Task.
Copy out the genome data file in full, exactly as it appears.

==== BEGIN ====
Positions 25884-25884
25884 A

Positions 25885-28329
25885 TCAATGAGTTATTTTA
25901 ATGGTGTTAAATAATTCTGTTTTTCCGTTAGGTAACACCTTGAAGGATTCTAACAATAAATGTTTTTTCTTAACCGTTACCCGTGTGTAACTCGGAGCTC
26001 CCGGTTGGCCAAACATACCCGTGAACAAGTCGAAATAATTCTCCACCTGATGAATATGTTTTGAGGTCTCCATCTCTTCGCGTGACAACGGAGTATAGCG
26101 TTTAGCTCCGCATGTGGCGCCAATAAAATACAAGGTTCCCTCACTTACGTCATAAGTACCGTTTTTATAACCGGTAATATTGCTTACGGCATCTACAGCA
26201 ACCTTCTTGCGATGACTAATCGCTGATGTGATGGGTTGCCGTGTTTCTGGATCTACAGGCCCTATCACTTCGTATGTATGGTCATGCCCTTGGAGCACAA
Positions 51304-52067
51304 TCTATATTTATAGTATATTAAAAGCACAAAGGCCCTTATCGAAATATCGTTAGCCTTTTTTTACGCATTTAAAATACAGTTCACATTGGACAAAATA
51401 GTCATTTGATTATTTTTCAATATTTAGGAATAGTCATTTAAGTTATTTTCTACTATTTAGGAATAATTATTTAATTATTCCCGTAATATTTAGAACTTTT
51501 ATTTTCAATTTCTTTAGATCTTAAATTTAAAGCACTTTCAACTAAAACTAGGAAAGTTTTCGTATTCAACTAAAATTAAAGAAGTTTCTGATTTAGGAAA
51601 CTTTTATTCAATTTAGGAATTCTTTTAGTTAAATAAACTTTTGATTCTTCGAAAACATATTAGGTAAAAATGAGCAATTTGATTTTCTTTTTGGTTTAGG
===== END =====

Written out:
Positions 25884-25884
25884 A

Positions 25885-28329
25885 TCAATGAGTTATTTTA
25901 ATGGTGTTAAATAATTCTGTTTTTCCGTTAGGTAACACCTTGAAGGATTCTAACAATAAATGTTTTTTCTTAACCGTTACCCGTGTGTAACTCGGAGCTC
26001 CCGGTTGGCCAAACATACCCGTGAACAAGTCGAAATAATTCTCCACCTGATGAATATGTTTTGAGGTCTCCATCTCTTCGCGTGACAACGGAGTATAGCG
26101 TTTAGCTCCGCATGTGGCGCCAATAAAATACAAGGTTCCCTCACTTACGTCATAAGTACCGTTTTTATAACCGGTAATATTGCTTACGGCATCTACAGCA
26201 ACCTTCTTGCGATGACTAATCGCTGATGTGATGGGTTGCCGTGTTTCTGGATCTACAGGCCCTATCACTTCGTATGTATGGTCATGCCCTTGGAGCACAA
Positions 51304-52067
51304 TCTATATTTATAGTATATTAAAAGCACAAAGGCCCTTATCGAAATATCGTTAGCCTTTTTTTACGCATTTAAAATACAGTTCACATTGGACAAAATA
51401 GTCATTTGATTATTTTTCAATATTTAGGAATAGTCATTTAAGTTATTTTCTACTATTTAGGAATAATTATTTAATTATTCCCGTAATATTTAGAACTTTT
51501 ATTTTCAATTTCTTTAGATCTTAAATTTAAAGCACTTTCAACTAAAACTAGGAAAGTTTTCGTATTCAACTAAAATTAAAGAAGTTTCTGATTTAGGAAA
51601 CTTTTATTCAATTTAGGAATTCTTTTAGTTAAATAAACTTTTGATTCTTCGAAAACATATTAGGTAAAAATGAGCAATTTGATTTTCTTTTTGGTTTAGG